Albino American Mink

Over the past few years American Mink have become a regular sight in the Mersey Valley. Whilst normally easiest to see around dawn and dusk during late summer they can be seen throughout the day.

I first noticed this particular white Mink at the end of July along with a more common dark brown one. Presumably this was either a sibling or a parent. At the time it was on the far bank of the river and whilst I suspected it was an albino I wasn’t 100% sure.

For a few weeks in late autumn one of our regular walks coincided with dusk and the white Mink was back hunting in a favourite spot. 

Albino Mink on the River Mersey
Albino Mink on the River Mersey

I think the pink ears, nose and paws are a clear indication that this particular Mink has a complete lack of Melanin and is therefore an albino.

A slightly closer view
A slightly closer view unfortunately I only had the pocket sized LX5 with me rather than the DSLR and long lens.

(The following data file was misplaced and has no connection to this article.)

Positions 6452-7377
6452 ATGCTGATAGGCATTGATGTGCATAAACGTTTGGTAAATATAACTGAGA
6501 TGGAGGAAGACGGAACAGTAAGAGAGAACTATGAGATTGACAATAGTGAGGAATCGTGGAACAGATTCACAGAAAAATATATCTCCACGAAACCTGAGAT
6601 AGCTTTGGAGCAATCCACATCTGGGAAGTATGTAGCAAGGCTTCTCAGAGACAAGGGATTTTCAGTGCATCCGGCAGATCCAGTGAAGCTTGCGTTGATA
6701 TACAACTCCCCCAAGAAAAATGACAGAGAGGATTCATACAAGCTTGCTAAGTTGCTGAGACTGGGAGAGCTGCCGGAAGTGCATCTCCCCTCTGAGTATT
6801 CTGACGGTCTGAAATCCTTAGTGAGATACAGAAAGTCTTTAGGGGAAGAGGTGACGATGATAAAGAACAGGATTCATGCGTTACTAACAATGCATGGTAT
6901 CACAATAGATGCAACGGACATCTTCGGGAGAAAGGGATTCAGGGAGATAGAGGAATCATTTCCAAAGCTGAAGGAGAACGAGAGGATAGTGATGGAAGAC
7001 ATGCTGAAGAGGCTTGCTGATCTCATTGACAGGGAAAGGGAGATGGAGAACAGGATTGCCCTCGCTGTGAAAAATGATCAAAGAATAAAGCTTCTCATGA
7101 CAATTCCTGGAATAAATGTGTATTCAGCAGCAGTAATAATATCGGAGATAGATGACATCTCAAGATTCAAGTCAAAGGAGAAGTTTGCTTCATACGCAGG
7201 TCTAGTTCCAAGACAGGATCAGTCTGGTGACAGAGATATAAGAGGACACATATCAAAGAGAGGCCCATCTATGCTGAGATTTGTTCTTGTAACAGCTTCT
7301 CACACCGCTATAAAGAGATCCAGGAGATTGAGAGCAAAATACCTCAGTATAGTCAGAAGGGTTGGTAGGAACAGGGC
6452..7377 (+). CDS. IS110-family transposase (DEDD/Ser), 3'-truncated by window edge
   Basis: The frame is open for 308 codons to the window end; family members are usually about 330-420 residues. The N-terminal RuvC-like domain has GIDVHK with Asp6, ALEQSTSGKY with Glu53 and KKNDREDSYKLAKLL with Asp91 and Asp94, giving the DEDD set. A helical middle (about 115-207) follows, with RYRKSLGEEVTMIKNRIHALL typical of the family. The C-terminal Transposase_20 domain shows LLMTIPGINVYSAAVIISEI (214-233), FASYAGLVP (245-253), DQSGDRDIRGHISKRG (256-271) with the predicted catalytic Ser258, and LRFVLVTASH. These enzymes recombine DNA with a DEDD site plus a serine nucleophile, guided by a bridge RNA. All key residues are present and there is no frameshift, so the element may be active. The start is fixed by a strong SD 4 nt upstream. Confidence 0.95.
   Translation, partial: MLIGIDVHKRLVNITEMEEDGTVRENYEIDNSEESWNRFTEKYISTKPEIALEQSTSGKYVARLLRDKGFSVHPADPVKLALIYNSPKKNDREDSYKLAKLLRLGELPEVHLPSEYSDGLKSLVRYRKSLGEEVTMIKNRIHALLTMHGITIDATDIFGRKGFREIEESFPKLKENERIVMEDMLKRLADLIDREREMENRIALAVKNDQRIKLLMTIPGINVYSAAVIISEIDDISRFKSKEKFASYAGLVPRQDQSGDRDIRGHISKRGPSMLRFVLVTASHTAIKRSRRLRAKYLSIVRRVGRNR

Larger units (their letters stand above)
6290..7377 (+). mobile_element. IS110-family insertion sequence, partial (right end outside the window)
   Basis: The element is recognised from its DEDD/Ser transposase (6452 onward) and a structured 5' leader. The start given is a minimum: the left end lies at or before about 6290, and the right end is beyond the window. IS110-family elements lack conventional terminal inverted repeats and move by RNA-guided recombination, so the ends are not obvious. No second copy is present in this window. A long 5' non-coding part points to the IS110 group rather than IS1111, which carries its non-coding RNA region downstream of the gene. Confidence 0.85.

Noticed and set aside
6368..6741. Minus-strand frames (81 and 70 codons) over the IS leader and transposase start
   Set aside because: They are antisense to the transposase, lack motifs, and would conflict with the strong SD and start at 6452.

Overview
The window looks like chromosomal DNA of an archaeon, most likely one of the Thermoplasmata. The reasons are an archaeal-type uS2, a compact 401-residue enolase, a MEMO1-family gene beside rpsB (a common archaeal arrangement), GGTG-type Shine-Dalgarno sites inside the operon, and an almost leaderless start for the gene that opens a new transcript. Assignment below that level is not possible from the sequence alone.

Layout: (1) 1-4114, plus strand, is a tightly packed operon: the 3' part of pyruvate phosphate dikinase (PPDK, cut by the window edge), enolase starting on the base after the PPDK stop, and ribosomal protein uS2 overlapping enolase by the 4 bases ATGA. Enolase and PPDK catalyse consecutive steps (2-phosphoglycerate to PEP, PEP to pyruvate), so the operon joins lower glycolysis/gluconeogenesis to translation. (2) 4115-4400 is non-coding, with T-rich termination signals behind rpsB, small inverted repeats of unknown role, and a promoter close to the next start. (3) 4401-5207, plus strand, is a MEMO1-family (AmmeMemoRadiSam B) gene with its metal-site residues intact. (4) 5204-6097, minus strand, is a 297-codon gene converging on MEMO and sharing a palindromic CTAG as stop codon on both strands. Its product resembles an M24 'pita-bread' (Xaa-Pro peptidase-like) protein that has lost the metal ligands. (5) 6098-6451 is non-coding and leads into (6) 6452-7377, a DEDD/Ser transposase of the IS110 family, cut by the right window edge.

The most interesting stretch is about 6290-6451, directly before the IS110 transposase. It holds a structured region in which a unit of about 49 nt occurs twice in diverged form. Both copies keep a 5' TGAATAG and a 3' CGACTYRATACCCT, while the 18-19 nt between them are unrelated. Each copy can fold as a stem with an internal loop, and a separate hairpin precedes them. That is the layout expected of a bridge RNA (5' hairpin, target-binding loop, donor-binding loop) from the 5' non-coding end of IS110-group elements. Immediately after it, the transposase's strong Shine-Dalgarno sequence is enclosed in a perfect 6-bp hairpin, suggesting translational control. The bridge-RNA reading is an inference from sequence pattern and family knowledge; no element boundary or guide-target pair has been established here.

A short video of the albino Mink taken whilst hanging on to a dog lead. Interesting to see the Mink sniffing the air part way through. Unfortunately one of the drawbacks of albinism is that vision is frequently impaired due to the lack of melanin.

Albino Mink
The final photo of the albino Mink. Despite its poor eyesight I’ve observed it swimming and catching young fish with relative ease.

It’ll be interesting to see whether it survives the winter.  Normally without any protective camouflage albino animals tend to have a relatively short life. The American Mink however doesn’t have any natural predators within this country so this one could be the exception. 

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